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FM Station

restrada27

New Member
Hello,

Just wanted to see if anyone can help with this question we are installing two jampro antennas for a radio station and wanted to see if LDF4 coax was sufficient for a 170ft run. It will be one run with a power splitter at the top to feed both antennas the station is FM with 90 W of power.

Thank you
 

Ylli

Active Member
Can't comment on the antennas. Jampro appears to be a major manufacturer and I would assume make quality products. Just be sure to install them as per manufacturers recommendations. Your feedline is 50 ohms, so I have to assume the splitter and the two antennas are designed for 50 ohms. There will be some loss in the splitter, perhaps as much as 0.5 dB. The feedline loss at 90 MHz will be about 1.1 dB for a total loss of 1.6 dB.

90 watts into the feedline will give you about 62 watts at the antennas - 31 watts on each. Should put out a reasonable signal.
 

ronsimpson

Well-Known Member
Most Helpful Member
Why two antennas? How will you mount two antennas. Are you trying to make a directional antenna?
A splitter will have losses.
I think two antennas is a bad idea unless you really know how antennas work.
 

Nigel Goodwin

Super Moderator
Most Helpful Member
Why two antennas? How will you mount two antennas. Are you trying to make a directional antenna?
A splitter will have losses.
I think two antennas is a bad idea unless you really know how antennas work.
He specified a 'power splitter' - which 'may' be a phasing harness? - it's not going to be a crude lossy resistive splitter.

It's very common practice to use multiple aerials fed from a single transmitter, a great many TV transmitters are built like that - and connect via a 'device' that splits the power to each aerial.

Where I work they had a fault on the local TV relay a number of years ago (I rang the broadcasters to report it), where the signal was weak in one direction - it was OK where I worked :D

After it was fixed they reported back (I had good contacts with the transmitter service people), and apparently there were four aerials (all in a vertical white tube), and one had failed. I've actually climbed that mast twice - and I wouldn't like to be replacing an aerial up there!. I was, and still am, somewhat bemused why the telemetry didnt pick it up? - I would imagine one of the aerials failing would mess up the SWR, and surely the transmitter would notice that and report it?.
 

ronsimpson

Well-Known Member
Most Helpful Member
It's very common practice to use multiple aerials fed from a single transmitter, a great many TV transmitters are built like that
I know, I have built many radio stations. AM radio is very often directional. FM is much less likely. Of all the FM stations I built or worked on, none were directional. (by that I am talking North/South/E/W) Vertically they were all directional. The big stations had 11 or 12 antennas stacked vertically to get a very tight pattern. We often had to put a dead spot downward because people living near a tall tower don't want a strong signal.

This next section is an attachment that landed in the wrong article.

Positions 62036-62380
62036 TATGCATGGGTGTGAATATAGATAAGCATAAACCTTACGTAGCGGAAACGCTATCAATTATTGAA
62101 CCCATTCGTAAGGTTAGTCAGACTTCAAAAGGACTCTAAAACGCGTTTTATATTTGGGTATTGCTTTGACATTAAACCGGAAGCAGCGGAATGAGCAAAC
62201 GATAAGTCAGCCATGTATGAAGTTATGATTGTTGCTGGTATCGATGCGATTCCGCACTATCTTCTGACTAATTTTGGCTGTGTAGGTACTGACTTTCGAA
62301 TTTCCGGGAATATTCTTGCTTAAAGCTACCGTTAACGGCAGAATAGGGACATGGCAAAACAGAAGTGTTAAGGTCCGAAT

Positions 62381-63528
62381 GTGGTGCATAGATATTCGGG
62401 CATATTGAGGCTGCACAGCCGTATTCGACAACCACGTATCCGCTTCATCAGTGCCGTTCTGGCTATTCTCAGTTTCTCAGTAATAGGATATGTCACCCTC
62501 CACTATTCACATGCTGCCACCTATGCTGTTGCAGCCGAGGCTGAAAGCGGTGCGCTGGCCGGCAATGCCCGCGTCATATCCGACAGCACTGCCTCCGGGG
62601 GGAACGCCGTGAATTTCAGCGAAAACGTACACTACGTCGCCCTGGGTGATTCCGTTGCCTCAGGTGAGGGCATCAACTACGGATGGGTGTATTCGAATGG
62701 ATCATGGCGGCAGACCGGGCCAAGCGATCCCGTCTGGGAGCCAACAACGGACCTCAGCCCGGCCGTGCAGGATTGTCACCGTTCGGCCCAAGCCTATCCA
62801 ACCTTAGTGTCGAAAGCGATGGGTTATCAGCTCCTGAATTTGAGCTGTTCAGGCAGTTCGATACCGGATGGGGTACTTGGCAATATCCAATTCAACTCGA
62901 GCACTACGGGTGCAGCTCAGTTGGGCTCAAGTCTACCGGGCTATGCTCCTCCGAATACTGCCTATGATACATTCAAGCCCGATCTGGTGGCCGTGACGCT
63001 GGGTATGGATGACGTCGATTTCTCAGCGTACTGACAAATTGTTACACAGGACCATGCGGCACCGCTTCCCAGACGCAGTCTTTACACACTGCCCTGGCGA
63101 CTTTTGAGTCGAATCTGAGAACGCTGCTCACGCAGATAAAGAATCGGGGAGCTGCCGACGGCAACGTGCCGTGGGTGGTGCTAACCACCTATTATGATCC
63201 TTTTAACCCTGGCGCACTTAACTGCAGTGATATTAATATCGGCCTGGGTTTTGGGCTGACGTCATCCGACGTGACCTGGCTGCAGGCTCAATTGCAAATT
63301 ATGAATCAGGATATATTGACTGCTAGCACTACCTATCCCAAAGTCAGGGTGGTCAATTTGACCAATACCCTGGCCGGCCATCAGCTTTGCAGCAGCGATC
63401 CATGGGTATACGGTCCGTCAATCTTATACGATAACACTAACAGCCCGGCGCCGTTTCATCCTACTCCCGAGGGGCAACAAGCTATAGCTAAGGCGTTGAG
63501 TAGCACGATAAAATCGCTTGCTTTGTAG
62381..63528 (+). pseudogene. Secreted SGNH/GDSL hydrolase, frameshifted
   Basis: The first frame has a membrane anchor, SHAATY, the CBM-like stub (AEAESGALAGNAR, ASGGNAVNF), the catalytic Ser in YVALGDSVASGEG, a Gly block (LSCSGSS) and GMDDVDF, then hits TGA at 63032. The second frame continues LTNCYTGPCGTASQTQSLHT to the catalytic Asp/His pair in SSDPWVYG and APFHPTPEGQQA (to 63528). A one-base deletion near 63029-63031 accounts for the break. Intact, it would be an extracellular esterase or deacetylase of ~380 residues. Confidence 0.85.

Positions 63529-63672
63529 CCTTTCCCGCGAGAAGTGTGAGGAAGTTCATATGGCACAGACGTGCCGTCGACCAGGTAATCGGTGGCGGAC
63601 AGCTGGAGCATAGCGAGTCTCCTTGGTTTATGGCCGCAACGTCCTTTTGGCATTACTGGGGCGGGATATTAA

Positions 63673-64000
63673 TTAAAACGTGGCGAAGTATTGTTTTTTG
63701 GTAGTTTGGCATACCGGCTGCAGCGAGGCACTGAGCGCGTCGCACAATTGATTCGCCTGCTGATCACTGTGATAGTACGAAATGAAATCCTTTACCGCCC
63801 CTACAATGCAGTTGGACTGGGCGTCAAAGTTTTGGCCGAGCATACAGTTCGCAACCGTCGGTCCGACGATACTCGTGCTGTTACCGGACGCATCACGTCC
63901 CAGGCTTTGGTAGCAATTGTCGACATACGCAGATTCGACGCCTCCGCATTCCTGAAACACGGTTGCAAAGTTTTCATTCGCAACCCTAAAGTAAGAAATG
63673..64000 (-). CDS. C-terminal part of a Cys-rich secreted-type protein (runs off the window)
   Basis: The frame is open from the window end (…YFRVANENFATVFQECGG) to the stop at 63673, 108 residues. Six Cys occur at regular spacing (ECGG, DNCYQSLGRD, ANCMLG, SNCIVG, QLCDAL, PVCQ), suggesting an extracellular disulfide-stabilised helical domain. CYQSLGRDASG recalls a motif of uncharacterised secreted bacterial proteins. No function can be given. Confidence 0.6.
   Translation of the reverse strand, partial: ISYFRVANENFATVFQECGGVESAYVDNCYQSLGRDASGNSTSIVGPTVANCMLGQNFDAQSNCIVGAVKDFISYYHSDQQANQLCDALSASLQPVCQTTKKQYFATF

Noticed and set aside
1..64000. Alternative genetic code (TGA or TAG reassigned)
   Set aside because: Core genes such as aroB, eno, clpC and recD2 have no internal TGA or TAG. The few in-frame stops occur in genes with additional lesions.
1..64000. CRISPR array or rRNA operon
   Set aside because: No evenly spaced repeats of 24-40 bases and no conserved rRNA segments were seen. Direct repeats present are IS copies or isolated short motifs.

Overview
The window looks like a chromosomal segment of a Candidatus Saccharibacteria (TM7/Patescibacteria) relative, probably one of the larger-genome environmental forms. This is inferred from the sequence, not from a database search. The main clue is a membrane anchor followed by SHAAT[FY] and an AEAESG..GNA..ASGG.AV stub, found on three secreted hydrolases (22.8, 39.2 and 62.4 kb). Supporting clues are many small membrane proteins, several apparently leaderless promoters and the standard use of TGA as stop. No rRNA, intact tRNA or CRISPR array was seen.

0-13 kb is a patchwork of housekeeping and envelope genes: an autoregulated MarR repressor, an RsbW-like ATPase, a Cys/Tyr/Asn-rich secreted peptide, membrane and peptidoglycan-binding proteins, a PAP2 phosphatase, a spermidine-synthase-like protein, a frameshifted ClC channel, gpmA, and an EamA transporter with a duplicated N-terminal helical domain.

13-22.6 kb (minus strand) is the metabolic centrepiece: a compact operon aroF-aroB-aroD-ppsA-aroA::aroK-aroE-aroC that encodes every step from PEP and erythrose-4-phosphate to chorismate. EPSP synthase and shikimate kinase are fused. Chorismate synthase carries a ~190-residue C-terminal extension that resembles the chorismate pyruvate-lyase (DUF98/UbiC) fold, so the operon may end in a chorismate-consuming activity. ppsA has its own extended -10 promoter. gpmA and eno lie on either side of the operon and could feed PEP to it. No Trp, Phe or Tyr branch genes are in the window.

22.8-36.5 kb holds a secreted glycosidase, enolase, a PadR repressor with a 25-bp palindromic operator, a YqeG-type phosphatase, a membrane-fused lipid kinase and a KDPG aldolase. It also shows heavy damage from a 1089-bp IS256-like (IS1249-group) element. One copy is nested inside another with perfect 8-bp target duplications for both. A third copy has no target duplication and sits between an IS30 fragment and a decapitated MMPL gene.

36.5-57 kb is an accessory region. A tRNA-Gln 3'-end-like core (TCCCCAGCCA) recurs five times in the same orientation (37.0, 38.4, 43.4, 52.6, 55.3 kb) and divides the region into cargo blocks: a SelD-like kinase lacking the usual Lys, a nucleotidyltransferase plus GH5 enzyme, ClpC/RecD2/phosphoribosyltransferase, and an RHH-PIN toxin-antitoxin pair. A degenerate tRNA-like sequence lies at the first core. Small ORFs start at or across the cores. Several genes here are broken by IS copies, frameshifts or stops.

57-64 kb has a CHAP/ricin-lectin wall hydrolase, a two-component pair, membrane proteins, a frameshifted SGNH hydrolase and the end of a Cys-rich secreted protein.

Based on the questions in post #1 I assumed he/she did not know what to do with two antennas. I did not mean to be insulting and I am sorry for that.
Picture of 4 circular polarized FM antennas spaced vertically at 1/2 wave length.
My antennas did not have a "phase splitter" in the way most people think. The coax has a "T" at all but the top elements. The top element had a right angle corner in the coax.
1602950603302.png
My coax looks like this:
1602951005356.png
Considering " Jampro antenna" here is a picture of a low power 2x antenna. Here they use "T" in the coax. I might consider center feeding the antenna, which I have never done for FM.
1602951338877.png
 
Last edited:

Nigel Goodwin

Super Moderator
Most Helpful Member
My antennas did not have a "phase splitter" in the way most people think. The coax has a "T" at all but the top elements. The top element had a right angle corner in the coax.
Which is presumably a phase splitting arrangement?, like a phasing harness - essentially just accurate lengths of cable - presumably half wavelength, which was why your aerials were spaced that far apart.

For TV receiving aerials, we used to just buy the manufacturers ready made phasing harness, in order to stack 2 or 4 aerials together.
 

ronsimpson

Well-Known Member
Most Helpful Member
The 1/2 wavelength is so the signal going up/down will substract to nothing and the signal going parallel to the earth will add.
 

restrada27

New Member
Per the installation manual they want two bays installed one top of the other with 130-3/4" separation between them. Polarization is circular and they suggest a 7/8 coaxial cable with power divider near the center of the two antennas. Currently they have a 1/2 andrews coax line will this affect the performance ?and would it help if it was changed to 7/8 andrews coax or is this the wrong coax to use for this application

Thank you
 

Ylli

Active Member

With 170 feet of cable, and 90 watts in, you will deliver to the splitter:
70.4 watts with the 1/2" cable and
78.7 watts with the 7/8" cable.

Or you could go to 1 1/4" cable and get 81.9 watts at the splitter.

Really not much difference on that short a run, but spend what you have.....
 

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